The Story discovery aspect of Snap Map appeals more to me personally, as it makes viewing other Stories from significant places or events fun and easy. Discovery appears to revolve around the collaborative Stories feature introduced just last month, with shared Stories that center on an event rather than a particular person. Scanning the map, you'll find Stories for things like baseball games, concerts, visits to national parks, and even significant news like natural disasters. It works well both as a way to see what events your friends may be attending, and as a way to explore different activities from all around the world.
Last night, the Computer History Museum in Mountain View, California hosted a two-two hour interview program. The event was split into two parts. The first half is an interview moderated by John Markoff who spoke with former iPhone team members Hugo Fiennes, Nitin Ganatra, and Scott Herz about the development of the original iPhone. The three engineers recount what it was like to be recruited to the secret project and detail the team’s efforts to bring the phone to market.
The second half of the program, which begins at about 1:07:00 in the video below, is a one-on-one interview by Markoff of Scott Forstall who led software development for the iPhone. The interview with Scott Forstall is his first public comment about the iPhone and Apple since he left the company in 2012 and covers a broad range of topics from early iPhone prototypes to demonstrating the iPhone to Cingular, the first carrier to offer the phone.
Both interview segments are full of entertaining anecdotes about the iPhone’s development and well worth watching by anyone interested in what it took to create the iPhone. Forstall is particularly engaging as a storyteller displaying the same enthusiasm and excitement that he used to show onstage at Apple keynotes.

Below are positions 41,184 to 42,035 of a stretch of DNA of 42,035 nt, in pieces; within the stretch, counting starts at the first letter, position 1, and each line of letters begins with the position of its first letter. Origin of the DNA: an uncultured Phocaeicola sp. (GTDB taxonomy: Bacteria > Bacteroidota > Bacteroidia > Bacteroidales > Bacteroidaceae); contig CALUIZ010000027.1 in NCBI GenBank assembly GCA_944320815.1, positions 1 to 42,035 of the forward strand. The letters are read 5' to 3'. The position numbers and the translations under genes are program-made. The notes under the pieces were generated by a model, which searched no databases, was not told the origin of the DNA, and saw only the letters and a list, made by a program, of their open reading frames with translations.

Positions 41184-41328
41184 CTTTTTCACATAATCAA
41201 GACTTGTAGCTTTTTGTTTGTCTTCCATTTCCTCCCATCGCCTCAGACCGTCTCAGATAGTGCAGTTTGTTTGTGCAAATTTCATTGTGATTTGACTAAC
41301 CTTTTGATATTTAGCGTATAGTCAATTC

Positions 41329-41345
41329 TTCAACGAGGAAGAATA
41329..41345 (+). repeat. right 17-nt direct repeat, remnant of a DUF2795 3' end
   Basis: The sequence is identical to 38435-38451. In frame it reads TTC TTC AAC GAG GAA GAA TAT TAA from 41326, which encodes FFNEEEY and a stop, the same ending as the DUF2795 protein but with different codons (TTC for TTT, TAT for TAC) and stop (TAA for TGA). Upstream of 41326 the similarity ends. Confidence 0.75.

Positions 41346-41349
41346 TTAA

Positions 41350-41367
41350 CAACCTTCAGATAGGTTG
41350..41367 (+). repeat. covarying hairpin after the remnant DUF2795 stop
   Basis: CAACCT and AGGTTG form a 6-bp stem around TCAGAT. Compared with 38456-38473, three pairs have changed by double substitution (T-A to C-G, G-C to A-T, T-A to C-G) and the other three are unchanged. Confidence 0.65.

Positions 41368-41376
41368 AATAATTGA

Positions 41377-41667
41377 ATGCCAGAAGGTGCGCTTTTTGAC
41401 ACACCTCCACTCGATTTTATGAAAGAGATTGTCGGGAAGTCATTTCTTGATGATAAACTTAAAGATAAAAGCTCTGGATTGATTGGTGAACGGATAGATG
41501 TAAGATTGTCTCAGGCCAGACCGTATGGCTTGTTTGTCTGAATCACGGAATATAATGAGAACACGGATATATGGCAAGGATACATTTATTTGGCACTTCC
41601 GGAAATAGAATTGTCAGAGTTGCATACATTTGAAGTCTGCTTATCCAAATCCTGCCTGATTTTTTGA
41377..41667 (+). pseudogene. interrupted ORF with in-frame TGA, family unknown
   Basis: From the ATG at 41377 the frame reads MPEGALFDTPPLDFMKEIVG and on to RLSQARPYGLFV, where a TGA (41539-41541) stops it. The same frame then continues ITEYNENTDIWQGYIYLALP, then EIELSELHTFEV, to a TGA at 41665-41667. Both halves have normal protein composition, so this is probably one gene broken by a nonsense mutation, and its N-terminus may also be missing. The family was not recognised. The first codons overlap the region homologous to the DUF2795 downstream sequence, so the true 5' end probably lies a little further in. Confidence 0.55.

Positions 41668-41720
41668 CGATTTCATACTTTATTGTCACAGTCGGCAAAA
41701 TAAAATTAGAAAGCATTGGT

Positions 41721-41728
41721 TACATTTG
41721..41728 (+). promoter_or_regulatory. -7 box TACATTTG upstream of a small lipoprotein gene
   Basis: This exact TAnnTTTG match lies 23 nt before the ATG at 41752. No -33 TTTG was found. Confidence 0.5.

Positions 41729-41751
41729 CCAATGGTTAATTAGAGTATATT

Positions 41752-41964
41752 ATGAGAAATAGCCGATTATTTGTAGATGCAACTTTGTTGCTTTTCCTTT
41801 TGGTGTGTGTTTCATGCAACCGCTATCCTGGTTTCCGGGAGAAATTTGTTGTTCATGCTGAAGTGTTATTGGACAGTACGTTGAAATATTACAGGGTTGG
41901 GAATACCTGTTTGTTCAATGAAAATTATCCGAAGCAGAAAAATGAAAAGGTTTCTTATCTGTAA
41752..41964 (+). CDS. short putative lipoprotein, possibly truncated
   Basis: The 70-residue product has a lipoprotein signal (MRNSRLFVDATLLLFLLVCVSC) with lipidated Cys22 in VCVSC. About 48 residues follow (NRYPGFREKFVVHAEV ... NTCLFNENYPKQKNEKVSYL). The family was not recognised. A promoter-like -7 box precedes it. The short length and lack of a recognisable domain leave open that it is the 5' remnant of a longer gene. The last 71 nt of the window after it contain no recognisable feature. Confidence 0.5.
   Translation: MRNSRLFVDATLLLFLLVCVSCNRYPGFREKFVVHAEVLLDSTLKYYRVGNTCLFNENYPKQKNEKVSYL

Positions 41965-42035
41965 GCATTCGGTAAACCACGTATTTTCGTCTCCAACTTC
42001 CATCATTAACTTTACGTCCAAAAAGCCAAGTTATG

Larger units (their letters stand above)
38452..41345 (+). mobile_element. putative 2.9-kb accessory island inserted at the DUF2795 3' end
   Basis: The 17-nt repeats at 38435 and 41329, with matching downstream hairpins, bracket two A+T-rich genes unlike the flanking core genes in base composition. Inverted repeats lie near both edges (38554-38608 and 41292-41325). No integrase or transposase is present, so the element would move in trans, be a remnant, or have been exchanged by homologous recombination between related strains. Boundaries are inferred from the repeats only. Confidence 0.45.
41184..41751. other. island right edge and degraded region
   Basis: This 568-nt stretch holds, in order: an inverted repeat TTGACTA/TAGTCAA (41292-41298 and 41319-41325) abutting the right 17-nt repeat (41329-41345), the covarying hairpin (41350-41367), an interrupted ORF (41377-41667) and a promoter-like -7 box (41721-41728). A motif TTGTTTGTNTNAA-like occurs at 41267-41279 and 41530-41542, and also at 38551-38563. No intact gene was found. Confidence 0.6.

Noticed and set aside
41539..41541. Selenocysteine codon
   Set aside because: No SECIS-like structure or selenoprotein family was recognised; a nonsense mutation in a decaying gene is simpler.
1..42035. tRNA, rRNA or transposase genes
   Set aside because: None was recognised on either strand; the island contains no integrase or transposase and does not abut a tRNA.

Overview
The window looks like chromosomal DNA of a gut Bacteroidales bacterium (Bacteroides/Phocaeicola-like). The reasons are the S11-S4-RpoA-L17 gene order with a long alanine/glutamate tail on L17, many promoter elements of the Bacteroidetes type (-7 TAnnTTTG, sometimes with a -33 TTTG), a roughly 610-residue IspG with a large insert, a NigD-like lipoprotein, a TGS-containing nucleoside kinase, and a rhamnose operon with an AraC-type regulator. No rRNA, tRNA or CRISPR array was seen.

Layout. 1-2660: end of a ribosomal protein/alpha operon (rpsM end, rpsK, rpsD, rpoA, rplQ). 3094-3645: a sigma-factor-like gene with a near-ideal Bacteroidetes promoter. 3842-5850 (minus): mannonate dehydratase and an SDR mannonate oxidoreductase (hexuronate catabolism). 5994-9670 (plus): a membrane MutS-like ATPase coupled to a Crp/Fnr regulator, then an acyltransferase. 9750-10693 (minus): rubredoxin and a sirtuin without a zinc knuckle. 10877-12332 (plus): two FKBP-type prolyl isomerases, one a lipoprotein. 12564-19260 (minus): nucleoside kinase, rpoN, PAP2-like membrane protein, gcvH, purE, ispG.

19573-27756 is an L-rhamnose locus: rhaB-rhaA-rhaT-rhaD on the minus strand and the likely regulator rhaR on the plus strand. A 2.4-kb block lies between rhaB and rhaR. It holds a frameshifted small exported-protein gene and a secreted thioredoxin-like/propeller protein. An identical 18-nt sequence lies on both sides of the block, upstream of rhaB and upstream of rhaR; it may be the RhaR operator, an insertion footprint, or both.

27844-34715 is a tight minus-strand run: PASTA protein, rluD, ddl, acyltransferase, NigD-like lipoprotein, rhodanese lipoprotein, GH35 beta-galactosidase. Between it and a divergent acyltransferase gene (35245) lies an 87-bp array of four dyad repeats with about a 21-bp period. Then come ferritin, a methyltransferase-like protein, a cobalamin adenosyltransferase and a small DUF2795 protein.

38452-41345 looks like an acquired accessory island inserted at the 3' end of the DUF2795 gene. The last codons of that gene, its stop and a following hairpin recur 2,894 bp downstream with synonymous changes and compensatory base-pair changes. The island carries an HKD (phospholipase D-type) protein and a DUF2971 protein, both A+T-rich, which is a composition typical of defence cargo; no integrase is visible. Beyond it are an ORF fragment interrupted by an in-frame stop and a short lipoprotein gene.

Apple posted two videos highlighting the Memories feature of its iOS Photos app. One, called ‘The Archives,’ is part of Apple’s ‘practically magic’ series of videos and features an elderly man creating a film called ‘Together.’ When the man pulls a photograph out of a cabinet with dozens of drawers, it comes alive with a short snippet of video like a Live Photo.
After gathering a cart-load of photos and film, the man begins the laborious process of splicing them together into a film. The heartwarming spot captures the time, care, and attention needed to painstakingly create a movie from analog photos and videos, making the unstated point of how easy it is to do the same thing in Photos.
The second spot is in stark contrast to the first. It demonstrates the three steps to using Photos’ Memories feature:
- Open the Photos app
- Go to the Memories Tab
- Choose a Memory
The two spots, which both feature Memories called 'Together,' are a clever one-two punch intended to convey how simple Photos has made it to create photo and video montages that once would have taken hours of work.
This week: HomeKit changes coming in iOS 11, our approaches to running betas and Business Chat in iMessage.
On this week’s Connected, more on running the first beta of iOS 11 on our devices and interesting changes coming to iMessage next year. You can listen here.
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According to a Sensor Tower report, the total space required for the top 10 most installed iPhone apps has increased more than 1000% since May 2013, increasing from 164 MB to a whopping 1.8 GB. During that period, Apple has raised the maximum app size from 2 GB to 4 GB and the minimum storage capacity of iPhones to 32 GB, but the size of the most popular iPhone apps has far outstripped those increases. iOS 11 will address the issue in part, with a feature that can offload apps that aren’t used often, while saving settings and user data.
Sensor Tower explains that,
We see the often sudden growth in size exhibited by apps such as Facebook and Snapchat as directly tied to the intense competition between them, which necessitates a steady rollout of new and more space-intensive features. Of course, some apps have likely grown in size simply due to a reduced need (or perception of a need) for optimization.
I'm sure that competition and perception play a role in the increases noted by Sensor Tower, but it would also be interesting to see how deep this trend extends beyond the ten most popular iPhone apps. I suspect it runs deeper than many people realize. Scrolling through the Update tab of the App Store, I have many recent updates on my iPhone that exceed 100 MB, including Apple’s own Keynote, which is 675 MB.